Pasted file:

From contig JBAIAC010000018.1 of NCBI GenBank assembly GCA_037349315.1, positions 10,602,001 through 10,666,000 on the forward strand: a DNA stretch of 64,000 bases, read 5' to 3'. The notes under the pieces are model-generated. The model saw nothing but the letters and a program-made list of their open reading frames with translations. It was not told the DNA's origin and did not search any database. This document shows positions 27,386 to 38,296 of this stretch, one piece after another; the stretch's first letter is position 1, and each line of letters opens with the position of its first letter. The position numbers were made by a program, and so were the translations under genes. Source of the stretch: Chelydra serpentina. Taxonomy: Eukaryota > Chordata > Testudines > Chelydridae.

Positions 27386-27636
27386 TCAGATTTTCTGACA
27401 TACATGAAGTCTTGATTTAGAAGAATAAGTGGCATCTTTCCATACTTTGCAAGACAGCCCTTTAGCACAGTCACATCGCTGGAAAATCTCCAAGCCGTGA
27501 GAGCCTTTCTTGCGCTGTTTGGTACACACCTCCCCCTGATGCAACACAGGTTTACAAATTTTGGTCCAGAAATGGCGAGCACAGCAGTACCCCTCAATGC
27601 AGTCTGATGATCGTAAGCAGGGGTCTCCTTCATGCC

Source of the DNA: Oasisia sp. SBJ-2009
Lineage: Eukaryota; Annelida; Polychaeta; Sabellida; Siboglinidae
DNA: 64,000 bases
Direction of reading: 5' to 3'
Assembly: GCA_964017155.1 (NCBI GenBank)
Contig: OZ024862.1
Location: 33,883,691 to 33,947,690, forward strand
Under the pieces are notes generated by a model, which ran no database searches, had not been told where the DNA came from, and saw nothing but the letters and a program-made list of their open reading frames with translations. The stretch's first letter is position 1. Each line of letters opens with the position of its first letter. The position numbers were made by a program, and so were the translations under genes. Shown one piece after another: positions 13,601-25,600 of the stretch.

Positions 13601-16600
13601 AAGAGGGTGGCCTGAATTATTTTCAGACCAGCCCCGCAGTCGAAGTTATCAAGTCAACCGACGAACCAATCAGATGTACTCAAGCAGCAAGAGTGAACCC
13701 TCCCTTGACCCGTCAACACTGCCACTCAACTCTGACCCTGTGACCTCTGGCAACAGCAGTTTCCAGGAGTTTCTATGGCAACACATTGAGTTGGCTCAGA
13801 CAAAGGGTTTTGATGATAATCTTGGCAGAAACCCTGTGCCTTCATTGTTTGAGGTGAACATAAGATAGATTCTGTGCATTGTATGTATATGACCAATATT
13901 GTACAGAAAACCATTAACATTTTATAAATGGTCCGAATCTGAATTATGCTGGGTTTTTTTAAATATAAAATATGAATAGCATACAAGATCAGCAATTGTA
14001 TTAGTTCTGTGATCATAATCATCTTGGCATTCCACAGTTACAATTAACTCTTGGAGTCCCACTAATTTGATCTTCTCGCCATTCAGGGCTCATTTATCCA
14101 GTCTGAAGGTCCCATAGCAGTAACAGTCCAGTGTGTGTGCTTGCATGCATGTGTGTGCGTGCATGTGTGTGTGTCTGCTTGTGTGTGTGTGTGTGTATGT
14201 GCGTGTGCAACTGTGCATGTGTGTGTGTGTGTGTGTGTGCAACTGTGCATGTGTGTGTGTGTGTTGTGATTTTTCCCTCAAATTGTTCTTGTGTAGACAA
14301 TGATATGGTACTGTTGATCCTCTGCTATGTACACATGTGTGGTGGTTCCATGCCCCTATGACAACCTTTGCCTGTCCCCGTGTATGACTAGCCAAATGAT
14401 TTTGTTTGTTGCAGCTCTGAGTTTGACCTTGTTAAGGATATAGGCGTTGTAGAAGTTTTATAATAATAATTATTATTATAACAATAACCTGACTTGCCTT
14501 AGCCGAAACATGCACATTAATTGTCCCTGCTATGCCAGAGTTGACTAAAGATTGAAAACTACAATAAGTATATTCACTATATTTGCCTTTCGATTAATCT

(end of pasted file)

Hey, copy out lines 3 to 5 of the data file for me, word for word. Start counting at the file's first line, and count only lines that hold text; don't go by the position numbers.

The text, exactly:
27386 TCAGATTTTCTGACA
27401 TACATGAAGTCTTGATTTAGAAGAATAAGTGGCATCTTTCCATACTTTGCAAGACAGCCCTTTAGCACAGTCACATCGCTGGAAAATCTCCAAGCCGTGA
27501 GAGCCTTTCTTGCGCTGTTTGGTACACACCTCCCCCTGATGCAACACAGGTTTACAAATTTTGGTCCAGAAATGGCGAGCACAGCAGTACCCCTCAATGC